I wouldn’t change what happened to me, through fear of not being who I am today. I’m happy with who I am. I’m happy that, right now, I’m not itching to get back into boxing. If I’d gone out on a win, I might have been tempted to have one or two more [fights]. If I’d gone out on a win and stopped, I might be desperate to get back in there and test the waters. Sometimes I get described as “Losing the last fight; over the hill”; the truth is months before then I beat Chris Eubank Jnr; I’m in the form of my life; people never spoke about me so highly. The last camp weren’t great and I had an injury going into that fight with [Callum] Smith, but Smith is a high-end, elite fighter, and he’s gone on to light heavyweight and proven his worth. I’m cool – I wouldn’t trade my career for his, but at the same time he wouldn’t trade his career for mine. You are who you are, and you’ve got to live it and enjoy it.
BN: How often do you think about that night at Wembley?
GG: Other than [when making appearances alongside Froch], never, really. It never comes to me in passing thoughts – maybe because I have to talk about it pretty regularly now. And as I say, I’m okay with it – I’m okay with that being me. That being who I am and who I was. People tell me they were at Wembley, and they might tell me they were there when I beat Eubank – that usually crops up when Eubank’s in the news as well. If they’re really old fans they’ll tell me they were there for DeGale, and they’ll tell that they were there when I was beating [Fedor] Chudinov. But it’s always Wembley, and I’m fine with Wembley, and now, ‘cause I go on tour and talk about it – and it is our little mark on history for boxing – it was a significant chapter in British boxing, then, wonderful.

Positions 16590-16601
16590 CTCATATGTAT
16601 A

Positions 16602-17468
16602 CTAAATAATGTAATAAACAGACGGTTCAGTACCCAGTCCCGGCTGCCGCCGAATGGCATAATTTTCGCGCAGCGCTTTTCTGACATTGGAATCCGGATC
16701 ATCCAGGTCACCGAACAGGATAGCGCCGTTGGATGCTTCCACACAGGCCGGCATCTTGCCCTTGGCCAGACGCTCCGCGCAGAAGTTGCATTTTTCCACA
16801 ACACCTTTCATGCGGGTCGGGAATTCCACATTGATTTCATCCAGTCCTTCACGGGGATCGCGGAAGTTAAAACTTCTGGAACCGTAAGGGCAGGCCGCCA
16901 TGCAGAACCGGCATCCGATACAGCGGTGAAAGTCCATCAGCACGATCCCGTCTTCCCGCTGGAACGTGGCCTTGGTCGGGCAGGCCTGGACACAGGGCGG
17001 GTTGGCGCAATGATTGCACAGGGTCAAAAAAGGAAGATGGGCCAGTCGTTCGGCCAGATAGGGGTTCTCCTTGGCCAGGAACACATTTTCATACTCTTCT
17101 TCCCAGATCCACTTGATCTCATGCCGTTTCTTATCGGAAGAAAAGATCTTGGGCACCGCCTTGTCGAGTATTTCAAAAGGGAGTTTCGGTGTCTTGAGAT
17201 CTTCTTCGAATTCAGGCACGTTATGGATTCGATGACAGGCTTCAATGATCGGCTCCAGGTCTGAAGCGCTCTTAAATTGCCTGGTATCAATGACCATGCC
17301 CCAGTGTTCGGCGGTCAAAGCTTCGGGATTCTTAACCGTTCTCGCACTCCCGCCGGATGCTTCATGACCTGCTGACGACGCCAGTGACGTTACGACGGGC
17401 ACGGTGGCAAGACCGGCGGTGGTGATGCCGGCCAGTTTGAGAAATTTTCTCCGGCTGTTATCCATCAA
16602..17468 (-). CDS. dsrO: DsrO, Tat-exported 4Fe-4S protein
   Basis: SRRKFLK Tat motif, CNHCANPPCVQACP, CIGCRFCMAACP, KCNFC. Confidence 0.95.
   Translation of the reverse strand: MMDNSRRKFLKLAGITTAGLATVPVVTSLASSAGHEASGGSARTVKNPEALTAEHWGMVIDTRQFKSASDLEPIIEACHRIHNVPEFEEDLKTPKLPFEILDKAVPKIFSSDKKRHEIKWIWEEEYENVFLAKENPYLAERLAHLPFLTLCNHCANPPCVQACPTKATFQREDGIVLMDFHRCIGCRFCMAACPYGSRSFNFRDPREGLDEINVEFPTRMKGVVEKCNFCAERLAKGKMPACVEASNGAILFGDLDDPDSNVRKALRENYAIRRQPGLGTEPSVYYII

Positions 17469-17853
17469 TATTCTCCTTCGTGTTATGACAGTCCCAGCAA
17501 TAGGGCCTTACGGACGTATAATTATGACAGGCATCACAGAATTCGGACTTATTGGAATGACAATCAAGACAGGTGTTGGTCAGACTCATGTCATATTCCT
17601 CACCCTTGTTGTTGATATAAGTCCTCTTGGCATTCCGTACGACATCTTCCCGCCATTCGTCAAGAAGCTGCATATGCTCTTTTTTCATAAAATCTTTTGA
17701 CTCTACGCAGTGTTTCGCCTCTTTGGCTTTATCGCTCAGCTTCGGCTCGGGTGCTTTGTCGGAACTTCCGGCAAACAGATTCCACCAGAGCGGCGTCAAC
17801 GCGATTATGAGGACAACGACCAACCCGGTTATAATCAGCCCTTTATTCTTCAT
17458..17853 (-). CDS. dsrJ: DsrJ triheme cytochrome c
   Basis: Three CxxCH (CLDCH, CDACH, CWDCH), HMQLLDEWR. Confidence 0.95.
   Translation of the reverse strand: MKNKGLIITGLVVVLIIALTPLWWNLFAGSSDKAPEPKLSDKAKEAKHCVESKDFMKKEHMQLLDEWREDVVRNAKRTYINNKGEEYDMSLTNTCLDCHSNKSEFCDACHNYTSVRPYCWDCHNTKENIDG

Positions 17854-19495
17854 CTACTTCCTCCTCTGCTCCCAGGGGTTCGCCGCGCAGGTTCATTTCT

BN: Where does he rank among the best you fought?
GG: He’s probably the best. I rate Froch above Badou Jack. The best version of Froch and the best version of Jack – Froch probably beats him more times than the other way round. [James] DeGale would have given Froch a hard night’s work on his day, because he’s tall and elusive; he’s southpaw; he’s hard to nail. I don’t know if Froch would have had the success against DeGale like I did. At the same time, he might have just steamrollered him and flattened him, so it’s hard to tell. I’d go Froch.
BN: What’s the most personal moment you’ve shared since you’ve got to know each other?
GG: Sometimes we just shoot the breeze. Sometimes it’s talking about life after boxing. How we’re thinking; how we’re feeling. It might be a little bit of a moan about someone; the general shit chat you have, ex-fighter to ex-fighter. We don’t really have a moment about Wembley or our rivalry or anything like that. Sometimes I’ll still shock him when I say something nice about him, and sometimes he shocks me when he says something nice about me. It’s usually mutual respect for each other’s achievements.